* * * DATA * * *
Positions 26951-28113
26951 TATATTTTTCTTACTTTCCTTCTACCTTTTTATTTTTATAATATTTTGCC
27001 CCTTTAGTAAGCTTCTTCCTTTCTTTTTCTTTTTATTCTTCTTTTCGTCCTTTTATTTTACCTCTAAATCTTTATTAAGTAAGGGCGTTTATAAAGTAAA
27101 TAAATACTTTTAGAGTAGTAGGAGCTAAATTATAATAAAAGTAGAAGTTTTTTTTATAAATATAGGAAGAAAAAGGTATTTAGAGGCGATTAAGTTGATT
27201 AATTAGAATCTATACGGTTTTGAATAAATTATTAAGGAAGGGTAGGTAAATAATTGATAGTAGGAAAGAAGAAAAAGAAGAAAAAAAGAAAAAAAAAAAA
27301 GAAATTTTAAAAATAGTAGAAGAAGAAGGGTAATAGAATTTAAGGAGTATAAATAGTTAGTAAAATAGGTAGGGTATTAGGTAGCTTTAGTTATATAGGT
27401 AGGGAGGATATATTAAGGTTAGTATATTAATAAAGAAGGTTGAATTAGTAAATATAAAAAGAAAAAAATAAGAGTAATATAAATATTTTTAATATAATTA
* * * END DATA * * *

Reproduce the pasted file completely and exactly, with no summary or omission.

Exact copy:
Positions 26951-28113
26951 TATATTTTTCTTACTTTCCTTCTACCTTTTTATTTTTATAATATTTTGCC
27001 CCTTTAGTAAGCTTCTTCCTTTCTTTTTCTTTTTATTCTTCTTTTCGTCCTTTTATTTTACCTCTAAATCTTTATTAAGTAAGGGCGTTTATAAAGTAAA
27101 TAAATACTTTTAGAGTAGTAGGAGCTAAATTATAATAAAAGTAGAAGTTTTTTTTATAAATATAGGAAGAAAAAGGTATTTAGAGGCGATTAAGTTGATT
27201 AATTAGAATCTATACGGTTTTGAATAAATTATTAAGGAAGGGTAGGTAAATAATTGATAGTAGGAAAGAAGAAAAAGAAGAAAAAAAGAAAAAAAAAAAA
27301 GAAATTTTAAAAATAGTAGAAGAAGAAGGGTAATAGAATTTAAGGAGTATAAATAGTTAGTAAAATAGGTAGGGTATTAGGTAGCTTTAGTTATATAGGT
27401 AGGGAGGATATATTAAGGTTAGTATATTAATAAAGAAGGTTGAATTAGTAAATATAAAAAGAAAAAAATAAGAGTAATATAAATATTTTTAATATAATTA